There grew on the island of Sardinia, according to ancient Grecian folklore, a plant that was to be shunned above all others.
It had a fearful effect upon anyone so unfortunate as to eat it. The mouth and face became horribly drawn up as if in scornful laughter.
The victim was fortunate if he did not die. Because the Greek name of Sardinia was Sardo, this appearance of laughter was called Sardonios gelos, Sardinian laughter.
This then led to the transfer of Sardonios to any laughter that was scornful or mocking, and, hence, to any scorn or mockery.
The Greek Sardonios was first altered in English to Sardonian, but French development had led to sardonique which, altered to sardonic in English, eventually replaced the earlier form. The name of the semiprecious stone, sardonyx, bears only an accidental resemblance.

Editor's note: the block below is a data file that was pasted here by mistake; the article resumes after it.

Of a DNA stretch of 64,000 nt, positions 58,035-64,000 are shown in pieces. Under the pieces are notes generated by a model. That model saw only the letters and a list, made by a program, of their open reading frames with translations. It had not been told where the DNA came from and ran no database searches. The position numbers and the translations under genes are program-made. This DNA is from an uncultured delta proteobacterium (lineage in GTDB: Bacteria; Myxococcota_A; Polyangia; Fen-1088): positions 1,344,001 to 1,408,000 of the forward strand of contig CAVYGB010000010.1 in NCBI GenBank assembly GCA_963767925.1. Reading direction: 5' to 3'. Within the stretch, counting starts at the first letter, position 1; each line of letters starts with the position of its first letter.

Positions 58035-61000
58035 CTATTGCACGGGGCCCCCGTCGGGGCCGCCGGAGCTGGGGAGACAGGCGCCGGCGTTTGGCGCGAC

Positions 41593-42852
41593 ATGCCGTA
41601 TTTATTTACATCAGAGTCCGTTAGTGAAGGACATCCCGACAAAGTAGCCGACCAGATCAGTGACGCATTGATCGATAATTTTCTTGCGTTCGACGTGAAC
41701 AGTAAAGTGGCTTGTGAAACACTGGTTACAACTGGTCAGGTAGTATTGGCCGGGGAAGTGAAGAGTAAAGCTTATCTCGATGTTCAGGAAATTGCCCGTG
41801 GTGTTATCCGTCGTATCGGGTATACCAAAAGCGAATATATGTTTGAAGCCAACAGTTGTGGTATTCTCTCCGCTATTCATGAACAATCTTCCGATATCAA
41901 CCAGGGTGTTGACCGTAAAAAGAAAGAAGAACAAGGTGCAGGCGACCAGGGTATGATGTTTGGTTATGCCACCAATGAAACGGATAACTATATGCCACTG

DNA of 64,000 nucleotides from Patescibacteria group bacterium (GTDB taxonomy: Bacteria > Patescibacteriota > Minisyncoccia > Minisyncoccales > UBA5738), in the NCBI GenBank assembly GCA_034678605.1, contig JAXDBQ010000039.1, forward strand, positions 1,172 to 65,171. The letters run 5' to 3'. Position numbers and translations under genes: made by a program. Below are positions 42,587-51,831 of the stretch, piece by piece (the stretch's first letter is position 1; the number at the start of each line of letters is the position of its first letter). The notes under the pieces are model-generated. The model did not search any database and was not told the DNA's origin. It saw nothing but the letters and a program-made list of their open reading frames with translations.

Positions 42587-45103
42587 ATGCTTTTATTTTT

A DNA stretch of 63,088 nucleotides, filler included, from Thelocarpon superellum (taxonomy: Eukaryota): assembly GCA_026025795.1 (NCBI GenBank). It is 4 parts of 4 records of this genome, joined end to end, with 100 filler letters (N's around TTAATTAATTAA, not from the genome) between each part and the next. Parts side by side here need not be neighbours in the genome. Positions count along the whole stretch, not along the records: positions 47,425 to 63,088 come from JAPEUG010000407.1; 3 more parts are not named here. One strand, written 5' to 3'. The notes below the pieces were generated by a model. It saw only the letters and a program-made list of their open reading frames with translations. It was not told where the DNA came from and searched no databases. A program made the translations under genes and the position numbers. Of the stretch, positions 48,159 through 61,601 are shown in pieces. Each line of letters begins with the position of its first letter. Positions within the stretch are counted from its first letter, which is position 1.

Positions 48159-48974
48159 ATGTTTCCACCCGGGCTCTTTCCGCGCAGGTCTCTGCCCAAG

Its name is really composed of the two elements, sard and onyx, because the stone itself consists of layers of onyx alternating with layers of sard.